New research based on genetic testing of grizzly bears in Yellowstone and Grand Tetons National Parks shows that the bear population is increasing in size. The tests also indicate that the population is not suffering from a lack of genetic diversity, which can happen in an animal population contained within a (relatively) small area. While the current range of the Yellowstone grizzly is around the size of South Carolina, that represents a greatly restricted home, as the species used to roam the U.S. from California to Ohio and from Alaska to Mexico. And while there were once tens of thousands of grizzlies in North America, there remain only about 2000 in the lower 48. Almost all of these are found in Wyoming, Montana, and Idaho, with a small population of maybe 80 bears in Washington state.
Of course, the state flag of California still features a grizzly bear, even though the last time a bear was seen in California was in 1924. In the 1800s, residents of San Francisco could watch grizzlies swim across the San Francisco Bay to Angel Island! What a sight that would be. The Center for Biological Diversity is calling for the U.S. Fish & Wildlife Service to consider reintroducing grizzlies to California’s Sierra Nevada Mountains. Read more at CBD’s newsroom here.
Read about the bear study here.
Read about bringing back grizzlies at Defenders of Wildlife’s site here
Legislation cracking down on international wildlife trafficking and supporting park rangers in Africa sailed through the House of Representatives yesterday with strong bipartisan support. Putting wildlife trafficking crimes on par with gun and drug trafficking, the bill would also allow the government to put much greater pressure on nations where poaching is rampant. It also provides support for front-line rangers to prevent poaching in African nations.
You can call on your senators to support the Global Anti-Poaching Act as it moves to the U.S. Senate next.
Easy link to find your senators’ phone numbers.
Read more at Defenders of Wildlife.
The Columbia Land Trust has made significant headway toward removing an eight-mile road along the banks of southern Washington’s Klickitat River. Part of the Columbia River watershed, this river is being restored to provide better salmon habitat under the direction of the Yakama Nation Fisheries agency.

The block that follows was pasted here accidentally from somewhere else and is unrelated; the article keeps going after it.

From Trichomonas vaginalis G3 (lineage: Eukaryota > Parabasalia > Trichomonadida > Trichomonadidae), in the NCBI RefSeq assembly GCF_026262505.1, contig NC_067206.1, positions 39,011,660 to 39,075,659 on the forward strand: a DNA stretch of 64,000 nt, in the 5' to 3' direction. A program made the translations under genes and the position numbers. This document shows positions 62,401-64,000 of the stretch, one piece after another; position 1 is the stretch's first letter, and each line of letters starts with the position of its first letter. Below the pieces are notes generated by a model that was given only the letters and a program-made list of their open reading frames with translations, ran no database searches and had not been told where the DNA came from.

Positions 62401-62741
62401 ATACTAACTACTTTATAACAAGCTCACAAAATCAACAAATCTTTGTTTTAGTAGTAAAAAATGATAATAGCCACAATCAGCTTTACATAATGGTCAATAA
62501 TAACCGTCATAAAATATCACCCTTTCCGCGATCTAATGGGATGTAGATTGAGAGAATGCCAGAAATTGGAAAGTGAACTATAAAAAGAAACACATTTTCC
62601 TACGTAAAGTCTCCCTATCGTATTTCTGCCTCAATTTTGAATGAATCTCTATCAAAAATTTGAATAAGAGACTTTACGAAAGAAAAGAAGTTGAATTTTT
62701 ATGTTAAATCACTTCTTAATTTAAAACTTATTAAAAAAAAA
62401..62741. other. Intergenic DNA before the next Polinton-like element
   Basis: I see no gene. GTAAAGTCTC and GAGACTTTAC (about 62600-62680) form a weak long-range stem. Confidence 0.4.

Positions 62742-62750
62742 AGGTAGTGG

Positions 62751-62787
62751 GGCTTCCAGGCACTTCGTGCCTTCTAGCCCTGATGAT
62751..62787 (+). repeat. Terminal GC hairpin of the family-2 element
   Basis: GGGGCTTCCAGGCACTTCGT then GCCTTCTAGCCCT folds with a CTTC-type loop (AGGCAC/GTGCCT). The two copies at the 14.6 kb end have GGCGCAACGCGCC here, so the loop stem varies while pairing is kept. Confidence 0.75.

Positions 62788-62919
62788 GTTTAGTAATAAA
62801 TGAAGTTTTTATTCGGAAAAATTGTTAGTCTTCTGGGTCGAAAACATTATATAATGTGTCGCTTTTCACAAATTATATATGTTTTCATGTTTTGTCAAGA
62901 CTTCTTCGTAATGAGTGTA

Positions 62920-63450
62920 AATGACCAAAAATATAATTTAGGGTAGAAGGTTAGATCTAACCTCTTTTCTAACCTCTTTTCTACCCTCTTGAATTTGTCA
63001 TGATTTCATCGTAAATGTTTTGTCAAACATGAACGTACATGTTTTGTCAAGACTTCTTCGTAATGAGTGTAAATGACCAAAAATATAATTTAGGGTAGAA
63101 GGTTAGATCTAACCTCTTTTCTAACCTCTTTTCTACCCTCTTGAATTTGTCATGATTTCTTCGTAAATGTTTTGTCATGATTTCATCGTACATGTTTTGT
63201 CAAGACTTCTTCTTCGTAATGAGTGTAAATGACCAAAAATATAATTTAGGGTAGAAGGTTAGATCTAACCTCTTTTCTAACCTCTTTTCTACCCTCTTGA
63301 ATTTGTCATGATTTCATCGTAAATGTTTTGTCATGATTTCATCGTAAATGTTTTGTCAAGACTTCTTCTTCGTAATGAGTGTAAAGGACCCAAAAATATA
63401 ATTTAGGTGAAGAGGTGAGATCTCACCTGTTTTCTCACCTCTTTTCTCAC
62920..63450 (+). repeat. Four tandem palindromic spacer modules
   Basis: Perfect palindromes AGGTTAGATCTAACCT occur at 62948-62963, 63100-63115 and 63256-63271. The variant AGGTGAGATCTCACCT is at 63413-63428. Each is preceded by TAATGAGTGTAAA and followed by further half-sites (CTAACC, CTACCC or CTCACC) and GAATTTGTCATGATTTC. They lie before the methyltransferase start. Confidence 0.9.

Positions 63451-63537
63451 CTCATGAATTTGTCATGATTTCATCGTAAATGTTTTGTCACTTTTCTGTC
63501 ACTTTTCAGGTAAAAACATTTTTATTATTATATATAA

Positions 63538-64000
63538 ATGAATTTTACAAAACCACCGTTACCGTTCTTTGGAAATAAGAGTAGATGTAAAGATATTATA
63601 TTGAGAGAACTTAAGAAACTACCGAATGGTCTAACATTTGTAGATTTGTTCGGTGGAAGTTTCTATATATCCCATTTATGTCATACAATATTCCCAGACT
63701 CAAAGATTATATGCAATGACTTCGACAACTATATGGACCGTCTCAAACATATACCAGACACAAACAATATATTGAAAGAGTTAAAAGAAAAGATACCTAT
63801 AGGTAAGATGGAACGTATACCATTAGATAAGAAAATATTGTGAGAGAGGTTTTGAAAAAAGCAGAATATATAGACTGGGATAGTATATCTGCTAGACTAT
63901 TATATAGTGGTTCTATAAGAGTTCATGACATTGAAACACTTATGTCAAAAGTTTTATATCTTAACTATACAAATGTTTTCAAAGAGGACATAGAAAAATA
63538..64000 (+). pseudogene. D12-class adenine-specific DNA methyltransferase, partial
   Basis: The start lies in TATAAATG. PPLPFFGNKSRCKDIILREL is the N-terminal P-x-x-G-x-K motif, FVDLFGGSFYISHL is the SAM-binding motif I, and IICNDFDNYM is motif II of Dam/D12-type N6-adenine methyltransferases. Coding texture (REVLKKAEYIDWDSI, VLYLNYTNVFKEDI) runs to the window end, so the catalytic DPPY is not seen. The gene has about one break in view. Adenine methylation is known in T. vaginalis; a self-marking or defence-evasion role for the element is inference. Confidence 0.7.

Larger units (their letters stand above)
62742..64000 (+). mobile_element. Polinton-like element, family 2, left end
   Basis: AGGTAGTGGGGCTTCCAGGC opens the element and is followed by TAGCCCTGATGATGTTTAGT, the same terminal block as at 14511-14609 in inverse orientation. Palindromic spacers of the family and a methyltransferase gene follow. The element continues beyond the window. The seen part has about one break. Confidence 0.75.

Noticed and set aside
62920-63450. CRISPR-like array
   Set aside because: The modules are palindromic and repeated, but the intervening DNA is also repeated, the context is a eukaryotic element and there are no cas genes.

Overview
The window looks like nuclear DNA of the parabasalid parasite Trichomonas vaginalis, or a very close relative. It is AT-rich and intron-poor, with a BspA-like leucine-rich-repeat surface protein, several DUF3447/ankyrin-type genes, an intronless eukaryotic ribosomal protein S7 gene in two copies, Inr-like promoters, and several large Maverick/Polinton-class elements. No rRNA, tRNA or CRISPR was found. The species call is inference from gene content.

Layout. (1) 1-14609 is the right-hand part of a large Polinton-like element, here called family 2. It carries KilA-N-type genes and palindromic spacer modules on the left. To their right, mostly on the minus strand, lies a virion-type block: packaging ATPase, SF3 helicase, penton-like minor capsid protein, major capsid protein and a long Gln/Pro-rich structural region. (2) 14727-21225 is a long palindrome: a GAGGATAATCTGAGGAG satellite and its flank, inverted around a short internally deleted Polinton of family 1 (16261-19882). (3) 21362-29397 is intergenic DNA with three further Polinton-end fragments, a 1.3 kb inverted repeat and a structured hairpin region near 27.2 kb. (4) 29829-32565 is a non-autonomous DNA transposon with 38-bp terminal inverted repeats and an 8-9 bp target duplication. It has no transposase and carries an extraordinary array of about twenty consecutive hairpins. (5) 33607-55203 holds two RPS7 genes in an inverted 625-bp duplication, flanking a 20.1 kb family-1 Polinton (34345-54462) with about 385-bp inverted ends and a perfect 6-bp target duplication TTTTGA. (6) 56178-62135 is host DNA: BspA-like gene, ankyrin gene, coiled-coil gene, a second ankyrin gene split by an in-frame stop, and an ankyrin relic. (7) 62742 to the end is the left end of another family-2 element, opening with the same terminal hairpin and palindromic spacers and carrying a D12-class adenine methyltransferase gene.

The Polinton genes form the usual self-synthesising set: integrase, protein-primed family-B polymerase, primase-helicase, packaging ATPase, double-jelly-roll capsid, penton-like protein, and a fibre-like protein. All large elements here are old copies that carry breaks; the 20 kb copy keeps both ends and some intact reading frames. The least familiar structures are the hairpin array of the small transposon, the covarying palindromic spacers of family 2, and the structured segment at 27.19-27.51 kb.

The video below is really beautiful. Thanks to the Land Trust Alliance for the link.
View the restoration video at the Columbia Land Trust site here
“As beaver populations rebound across North America, the ponds they create are proving to be an important factor in removing rapidly growing levels of nitrogen from waterways and estuaries, according to a new study. By creating ponds that slow down the movement of water, the beavers enable nitrogen — which comes from agricultural runoff, septic systems, and other human sources — to seep into soil, where much of it is broken down by bacteria.
“[R]esearchers at the University of Rhode Island said that beaver ponds can remove up to 45 percent of nitrogen in the water. One scientist said that when researchers began to consider the widespread presence of beaver ponds, “we realized that the ponds can make a notable difference in the amount of nitrate that flows from our streams to our estuaries.” Nitrogen pollution is a major problem worldwide, causing toxic algal blooms in rivers, estuaries, and oceans.”
Quoted from the Yale Environment 360 original, here.
The pod of endangered orcas in the Puget Sound off the Washington coast have welcomed their sixth infant this year. The baby whale was born to a 38-year-old mother. This brings their population to 82 whales.
Several more of the orcas appear to be pregnant.
Read more at The Guardian